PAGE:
❚ EATING CAN BE THEATRE, just as food can be art. The Catalan chef Ferran Adriá is Houdini and Picasso in one, commonly lauded as the best in the world. His three-Michelin starred restaurant El Bulli, two hours north of Barcelona, was an academy repeatedly garlanded by scholars who take dining seriously. Since 1987 it grew to serve 1,500 plates daily, prepared by 50 cooks and served by 30 staff typically to only 50 companions at table. Its culinary revolution is known as “molecular gastronomy” famed for scented gels and foams and for using every part of every animal and plant.
Now after 25 years of experiments, Adriá is replacing the restaurant with an inspirational foundation, while his career is being celebrated in Spain’s first major exhibition about cooking. In a series of galleries at Barcelona’s Palau Robert, we are blown away by a fearsomely complete collection of photos, letters, utensils, mementoes, and a vast poster of the 1,846 dishes catalogued by the restaurant. Best of all are the videos in which we see his edible creations being conjured. Another simple but charming glimpse behind the magician’s hand is a table-top displaying before-and-after designs of individual dishes: ingredients modelled from coloured Plasticine are composed as templates for his chefs to translate – abracadabra! – into the resulting plates of food shown alongside.
“ Tonight’s dinner involves all the senses, it engages the mind, and is also, at times, a strangely emotional experience. The dishes can be confrontational as well as exquisite… The constant stream of surprises continues for more than four hours – the green leaf that tasted exactly of oysters; the grilled strawberry with ginger on the outside and an injection of gin on the inside; the polenta gnocchi with coffee and saffron yuba; the perfect razor clam with its gelatin twin in the other half of the opened shell. Playful, arresting, occasionally alarming, the meal is almost like a story… ” / Continued at Guardian Online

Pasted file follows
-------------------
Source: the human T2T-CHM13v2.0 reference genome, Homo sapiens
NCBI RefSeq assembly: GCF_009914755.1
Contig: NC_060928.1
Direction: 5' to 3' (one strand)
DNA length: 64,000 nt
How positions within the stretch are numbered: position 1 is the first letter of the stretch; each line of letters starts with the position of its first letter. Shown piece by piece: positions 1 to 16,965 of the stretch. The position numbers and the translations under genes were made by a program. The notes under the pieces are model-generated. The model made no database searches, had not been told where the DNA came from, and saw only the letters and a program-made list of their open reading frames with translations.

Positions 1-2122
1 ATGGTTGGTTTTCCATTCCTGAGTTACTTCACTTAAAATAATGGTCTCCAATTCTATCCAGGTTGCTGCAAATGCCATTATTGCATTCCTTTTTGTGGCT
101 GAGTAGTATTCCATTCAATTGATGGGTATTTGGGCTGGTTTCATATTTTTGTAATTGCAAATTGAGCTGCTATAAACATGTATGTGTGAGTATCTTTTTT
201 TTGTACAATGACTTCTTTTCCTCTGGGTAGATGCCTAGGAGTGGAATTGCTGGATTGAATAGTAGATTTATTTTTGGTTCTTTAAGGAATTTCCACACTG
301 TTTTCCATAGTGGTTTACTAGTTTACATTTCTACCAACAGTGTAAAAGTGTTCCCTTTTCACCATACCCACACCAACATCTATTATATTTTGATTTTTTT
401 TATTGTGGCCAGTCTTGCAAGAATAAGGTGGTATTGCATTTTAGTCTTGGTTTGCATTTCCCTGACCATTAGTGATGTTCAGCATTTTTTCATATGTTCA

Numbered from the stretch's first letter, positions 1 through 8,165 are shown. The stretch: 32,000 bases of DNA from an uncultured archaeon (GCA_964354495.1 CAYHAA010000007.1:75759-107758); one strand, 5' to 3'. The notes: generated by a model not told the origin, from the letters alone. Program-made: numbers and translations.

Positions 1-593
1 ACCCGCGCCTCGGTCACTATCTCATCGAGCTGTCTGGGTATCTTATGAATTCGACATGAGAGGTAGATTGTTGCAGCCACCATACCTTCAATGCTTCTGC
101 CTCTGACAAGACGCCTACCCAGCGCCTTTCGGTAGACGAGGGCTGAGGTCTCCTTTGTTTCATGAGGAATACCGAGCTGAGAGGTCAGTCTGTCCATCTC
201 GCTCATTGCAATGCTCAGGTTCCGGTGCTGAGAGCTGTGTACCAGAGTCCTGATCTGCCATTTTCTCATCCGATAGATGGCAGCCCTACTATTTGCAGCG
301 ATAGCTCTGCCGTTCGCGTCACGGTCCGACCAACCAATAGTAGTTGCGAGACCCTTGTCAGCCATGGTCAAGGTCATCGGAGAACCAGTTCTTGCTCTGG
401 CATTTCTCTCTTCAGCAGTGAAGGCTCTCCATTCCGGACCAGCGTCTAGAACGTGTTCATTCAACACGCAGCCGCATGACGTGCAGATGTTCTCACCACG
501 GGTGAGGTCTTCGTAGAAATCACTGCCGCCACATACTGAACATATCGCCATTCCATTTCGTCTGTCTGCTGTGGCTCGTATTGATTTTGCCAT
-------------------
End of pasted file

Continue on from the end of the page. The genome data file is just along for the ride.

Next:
❚ THE “WORLD’S MOST USELESS MACHINE” is not new news but it did raise a smile during a trip to the year-old Museum of Ideas and Inventions – essentially a hands-on diversion for restless children – while Christmassing in Barcelona. The co-founder of Massachusetts Institute of Technology’s laboratory of artificial intelligence, Marvin Minsky, came up with the idea in 1952. Electronics engineer and the “father of information theory” Claude Shannon, who worked with Minsky at IBM, liked the idea so he built the machine. It is a battery powered box, the sole purpose of which is to turn itself off after some human hand has turned it on.
You too can assemble your own useless machine in beginner-level electronics kit form (from US$35 + shipping), or in a ready-soldered version (from US$55 + shipping). Both include printed circuit board.